Ray Dalio is the founder, chairman and co-chief investment officer (CIO) of Bridgewater Associates, one of the largest and most successful hedge funds in the world. A self-made billionaire, Dalio is well-known in the investing world for the consistently high performance of the funds he oversees as well as his unique perspectives on investing and company culture.

Early Life and Education

Dalio was born in 1949 in the Jackson Heights neighborhood of Queens, New York. His father was a jazz musician and his mother a housewife. At age 8, Dalio moved to the New York City suburb of Manhasset with his family. As Dalio described it, he was a poor student as a youth, with little interest in studying. At 12, he began caddying at a nearby golf course frequented by investors from the city. A tip provided by one such investor led Dalio to spend $300 he had earned caddying on shares in Northeast Airlines. Shortly thereafter, the airline merged with a rival, tripling Dalio's money in the process. He was hooked.

Dalio completed his undergraduate work at nearby Long Island University. After graduation, he developed an interest in commodities futures during a summer job working on the floor of the New York Stock Exchange. He continued trading commodities futures for his personal account as he completed an MBA at Harvard University. Upon graduation, Dalio took a job as a risk consultant to commodities producers for a brokerage headed by Sanford Weill, who went on to serve as the chairman of Citigroup decades later. Dalio lasted just one year at the firm before he was let go in 1975, reportedly for a rash of poor personal decisions.

Success Story

Fresh out of work at 26, Dalio decided to start up his own advisory firm in his two-bedroom apartment, calling it Bridgewater Associates. The company started off with a few clients who had followed Dalio from his previous job. As he hustled for more business, Dalio began producing a regular newsletter with market briefings and investment notes. The quick popularity of the newsletter resulted in a growing list of corporations, pension funds and others willing to pay Dalio for his insights. By 1985, Dalio's reputation had grown so much that he was able to convince the World Bank to allow him to manage a $5 million fixed-income retirement fund.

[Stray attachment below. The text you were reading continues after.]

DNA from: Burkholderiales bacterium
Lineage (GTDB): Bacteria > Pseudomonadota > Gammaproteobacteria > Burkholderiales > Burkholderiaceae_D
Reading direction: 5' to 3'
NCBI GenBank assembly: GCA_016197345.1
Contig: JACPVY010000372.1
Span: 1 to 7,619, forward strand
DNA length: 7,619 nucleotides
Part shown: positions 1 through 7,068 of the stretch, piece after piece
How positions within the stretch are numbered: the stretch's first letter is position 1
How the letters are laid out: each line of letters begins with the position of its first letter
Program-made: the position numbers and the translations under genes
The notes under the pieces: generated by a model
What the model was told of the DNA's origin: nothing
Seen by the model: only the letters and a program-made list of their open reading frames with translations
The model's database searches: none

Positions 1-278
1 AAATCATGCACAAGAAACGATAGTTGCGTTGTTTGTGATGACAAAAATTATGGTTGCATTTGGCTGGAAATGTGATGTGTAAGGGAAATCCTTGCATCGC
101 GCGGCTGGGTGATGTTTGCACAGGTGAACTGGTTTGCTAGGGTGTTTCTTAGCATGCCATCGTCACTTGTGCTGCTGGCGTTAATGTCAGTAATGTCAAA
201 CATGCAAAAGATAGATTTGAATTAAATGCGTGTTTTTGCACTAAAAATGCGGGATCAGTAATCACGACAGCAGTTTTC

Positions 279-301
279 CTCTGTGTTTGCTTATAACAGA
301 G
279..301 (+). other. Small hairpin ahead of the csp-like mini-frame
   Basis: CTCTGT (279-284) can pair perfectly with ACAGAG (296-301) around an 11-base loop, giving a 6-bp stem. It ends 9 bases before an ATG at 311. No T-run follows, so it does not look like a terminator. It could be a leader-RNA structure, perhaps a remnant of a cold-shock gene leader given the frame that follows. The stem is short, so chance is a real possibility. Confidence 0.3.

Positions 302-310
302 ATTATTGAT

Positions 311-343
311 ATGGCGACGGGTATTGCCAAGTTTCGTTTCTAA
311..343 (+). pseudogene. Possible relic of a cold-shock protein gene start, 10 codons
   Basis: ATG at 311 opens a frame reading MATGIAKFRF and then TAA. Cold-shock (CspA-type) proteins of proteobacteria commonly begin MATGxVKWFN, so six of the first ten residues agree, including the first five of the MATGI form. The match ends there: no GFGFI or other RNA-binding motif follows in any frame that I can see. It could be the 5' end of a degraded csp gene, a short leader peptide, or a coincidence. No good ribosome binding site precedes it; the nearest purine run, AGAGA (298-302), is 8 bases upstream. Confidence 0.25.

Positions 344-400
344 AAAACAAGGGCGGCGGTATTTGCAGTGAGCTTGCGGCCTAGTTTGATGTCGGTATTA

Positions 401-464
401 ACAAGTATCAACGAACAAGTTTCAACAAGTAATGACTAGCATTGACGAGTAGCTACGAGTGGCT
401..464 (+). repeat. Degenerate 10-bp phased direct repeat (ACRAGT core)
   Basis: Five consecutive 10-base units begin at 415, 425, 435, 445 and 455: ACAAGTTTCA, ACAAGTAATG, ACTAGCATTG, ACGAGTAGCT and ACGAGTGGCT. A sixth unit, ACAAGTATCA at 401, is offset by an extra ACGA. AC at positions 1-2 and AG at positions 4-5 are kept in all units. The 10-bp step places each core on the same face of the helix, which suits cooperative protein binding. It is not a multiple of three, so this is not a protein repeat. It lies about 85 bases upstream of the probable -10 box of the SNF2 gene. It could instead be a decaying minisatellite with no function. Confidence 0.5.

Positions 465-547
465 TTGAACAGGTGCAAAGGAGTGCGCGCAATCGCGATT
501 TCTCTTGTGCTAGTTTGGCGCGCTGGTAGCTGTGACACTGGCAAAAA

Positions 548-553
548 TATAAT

In 1989, Kodak came to Dalio for advice on its retirement fund, which was allocated primarily to stocks. Dalio suggested a highly diversified investment strategy to reduce risk while maintaining a high level of returns. Shortly thereafter, Bridgewater launched its first hedge fund with capital from Kodak and Loews Corporation. In the ensuing years, Bridgewater has developed several hedge funds primarily targeted at institutional investors, including public and private pension funds, university endowments, charitable foundations and sovereign wealth funds. According to company statements in 2016, Bridgewater manages $154 billion in global investments, making it the largest hedge fund in the world.

Net Worth & Current Influence

Ray Dalio ranked 29th on the 2015 Forbes 400 list of the richest Americans, with an estimated fortune of $15.3 billion. He remains an exceptionally influential investor in his role as co-CIO of Bridgewater.

Dalio also remains an influential thinker and analyst, speaking at global business and economic meetings, such as the World Economic Forum, and appearing on television. In 2011, he put down his thoughts on the principles of life and corporate management in a free, self-published e-book titled, "Principles." He has also produced educational materials on economics and investing topics for the Bridgewater website, EconomicPrinciples.org.

Dalio is a signatory to the Giving Pledge program, an initiative spearheaded by Bill Gates to encourage the world's wealthiest people to commit the majority of their wealth to charitable causes. He has reportedly begun philanthropic activities through the Dalio Foundation, which has reported assets of $842 million. Alongside his wife, Barbara, Dalio has given funds to a wide variety of charitable and scientific causes, including education, the environment, child health care and public health.

Most Influential Quotes

"Constantly probe the people who report to you, and encourage them to probe you." Here Dalio describes the culture he fosters at Bridgewater, which is founded on radical transparency and an intolerance for dishonesty.

"An economy is not a complicated thing; it just has a lot of moving parts." One of the world's most successful investors, Dalio believes people can understand the economy through cause and effect relationships, which operate like interconnecting gears in a machine. If a person understands how the parts of the economy interconnect, he can understand the economy, Dalio believes.